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Custody stalking : a mechanism for coercively controlling mothers following separation Vivienne Elizabeth

By: Elizabeth, Vivienne.
Material type: materialTypeLabelArticleSeries: Feminist Legal Studies.Publisher: Springer, 2017Subject(s): CHILD PROTECTON | CUSTODY | COERCIVE CONTROL | DOMESTIC VIOLENCE | FAMILY COURT | FAMILY LAW | INTIMATE PARTNER VIOLENCE | MOTHERS | PERPETRATORS | SEPARATION | STALKING | VICTIMS OF DOMESTIC VIOLENCE | NEW ZEALANDOnline resources: Read abstract In: Feminist Legal Studies, 2017, 25: 185–201Summary: This paper adds to our understandings of women’s post-separation experiences of coercive control through the introduction of a new concept—custody stalking. It is defined as a malevolent course of conduct involving fathers’ use of custody and/or child protection proceedings to overturn historic patterns of care for children. The experience of custody stalking is explored through three composite narratives derived from twelve mothers who participated in an exploratory, qualitative study on the involuntary loss of maternal care time following separation. The losses suffered caused these mothers tremendous grief, damaged their psychological wellbeing and had a detrimental effect on their mothering relationships. Yet custody stalking, as a form of malevolent attack, is not well recognised and mothers’ resultant losses are largely culturally invisible. This is in marked contrast to paternal filicides, another form of post-separation avenging attack committed by some fathers that also leads to maternal loss experiences, albeit more absolute. (Author's abstract). Record #6414
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Feminist Legal Studies, 2017, 25: 185–201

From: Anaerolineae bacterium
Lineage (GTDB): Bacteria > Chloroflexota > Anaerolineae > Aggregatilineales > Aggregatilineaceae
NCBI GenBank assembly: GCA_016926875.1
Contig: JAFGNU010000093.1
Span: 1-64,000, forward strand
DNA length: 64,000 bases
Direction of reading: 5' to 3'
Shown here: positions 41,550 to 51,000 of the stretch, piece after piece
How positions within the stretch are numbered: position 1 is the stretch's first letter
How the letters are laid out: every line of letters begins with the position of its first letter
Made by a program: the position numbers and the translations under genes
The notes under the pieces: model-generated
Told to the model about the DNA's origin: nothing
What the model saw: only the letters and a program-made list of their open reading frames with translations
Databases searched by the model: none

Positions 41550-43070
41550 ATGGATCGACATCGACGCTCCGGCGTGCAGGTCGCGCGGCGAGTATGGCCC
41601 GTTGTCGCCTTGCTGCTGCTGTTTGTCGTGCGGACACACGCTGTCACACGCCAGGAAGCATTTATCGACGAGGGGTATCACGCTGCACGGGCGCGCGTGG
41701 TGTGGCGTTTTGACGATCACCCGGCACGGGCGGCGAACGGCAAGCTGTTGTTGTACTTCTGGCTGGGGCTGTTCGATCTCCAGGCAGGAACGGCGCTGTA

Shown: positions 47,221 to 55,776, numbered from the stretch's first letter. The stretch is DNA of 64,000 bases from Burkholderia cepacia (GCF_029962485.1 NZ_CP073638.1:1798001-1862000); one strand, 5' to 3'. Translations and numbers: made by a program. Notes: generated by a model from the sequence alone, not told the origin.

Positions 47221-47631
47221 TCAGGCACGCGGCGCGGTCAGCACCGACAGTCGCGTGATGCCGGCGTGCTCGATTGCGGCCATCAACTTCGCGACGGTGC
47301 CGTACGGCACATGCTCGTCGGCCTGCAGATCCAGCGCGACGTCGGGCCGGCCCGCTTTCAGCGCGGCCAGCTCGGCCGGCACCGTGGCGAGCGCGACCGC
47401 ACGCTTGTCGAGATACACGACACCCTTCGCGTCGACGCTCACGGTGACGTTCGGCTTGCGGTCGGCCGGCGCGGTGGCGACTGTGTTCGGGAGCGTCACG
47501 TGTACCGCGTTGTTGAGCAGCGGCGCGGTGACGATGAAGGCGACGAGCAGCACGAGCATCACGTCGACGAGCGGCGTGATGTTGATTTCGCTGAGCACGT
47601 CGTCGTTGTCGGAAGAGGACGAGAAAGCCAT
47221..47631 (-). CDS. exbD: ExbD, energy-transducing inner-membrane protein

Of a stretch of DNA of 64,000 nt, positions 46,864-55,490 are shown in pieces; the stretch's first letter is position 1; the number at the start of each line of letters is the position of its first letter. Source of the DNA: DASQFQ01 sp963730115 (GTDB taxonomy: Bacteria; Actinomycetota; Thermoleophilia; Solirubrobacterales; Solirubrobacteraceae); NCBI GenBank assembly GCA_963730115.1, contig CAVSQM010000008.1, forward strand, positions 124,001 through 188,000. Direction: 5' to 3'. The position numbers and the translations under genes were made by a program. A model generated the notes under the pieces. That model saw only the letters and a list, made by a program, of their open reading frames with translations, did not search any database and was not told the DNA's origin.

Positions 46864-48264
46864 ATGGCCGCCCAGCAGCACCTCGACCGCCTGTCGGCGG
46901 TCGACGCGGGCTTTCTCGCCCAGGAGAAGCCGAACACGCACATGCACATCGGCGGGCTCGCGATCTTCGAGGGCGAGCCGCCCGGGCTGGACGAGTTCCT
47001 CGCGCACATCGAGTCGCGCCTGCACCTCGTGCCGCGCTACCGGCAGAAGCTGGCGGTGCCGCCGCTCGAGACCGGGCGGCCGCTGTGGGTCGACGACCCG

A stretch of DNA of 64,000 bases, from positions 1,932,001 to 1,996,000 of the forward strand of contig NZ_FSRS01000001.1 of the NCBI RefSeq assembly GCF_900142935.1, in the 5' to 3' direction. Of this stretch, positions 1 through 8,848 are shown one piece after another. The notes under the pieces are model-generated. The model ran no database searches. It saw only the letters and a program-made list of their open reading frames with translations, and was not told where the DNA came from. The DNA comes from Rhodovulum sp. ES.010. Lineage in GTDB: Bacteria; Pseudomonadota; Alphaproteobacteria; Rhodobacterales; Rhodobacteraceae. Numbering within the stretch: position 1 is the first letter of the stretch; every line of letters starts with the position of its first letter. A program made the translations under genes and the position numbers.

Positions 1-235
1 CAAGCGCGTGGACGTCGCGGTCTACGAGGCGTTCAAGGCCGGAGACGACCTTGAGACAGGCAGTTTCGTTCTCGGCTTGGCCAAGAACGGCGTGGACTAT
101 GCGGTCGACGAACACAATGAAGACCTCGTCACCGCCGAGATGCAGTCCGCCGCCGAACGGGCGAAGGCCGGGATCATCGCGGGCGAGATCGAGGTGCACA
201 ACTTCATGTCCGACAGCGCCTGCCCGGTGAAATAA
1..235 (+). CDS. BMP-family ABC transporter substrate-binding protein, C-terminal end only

This paper adds to our understandings of women’s post-separation experiences of coercive control through the introduction of a new concept—custody stalking. It is defined as a malevolent course of conduct involving fathers’ use of custody and/or child protection proceedings to overturn historic patterns of care for children. The experience of custody stalking is explored through three composite narratives derived from twelve mothers who participated in an exploratory, qualitative study on the involuntary loss of maternal care time following separation. The losses suffered caused these mothers tremendous grief, damaged their psychological wellbeing and had a detrimental effect on their mothering relationships. Yet custody stalking, as a form of malevolent attack, is not well recognised and mothers’ resultant losses are largely culturally invisible. This is in marked contrast to paternal filicides, another form of post-separation avenging attack committed by some fathers that also leads to maternal loss experiences, albeit more absolute. (Author's abstract). Record #6414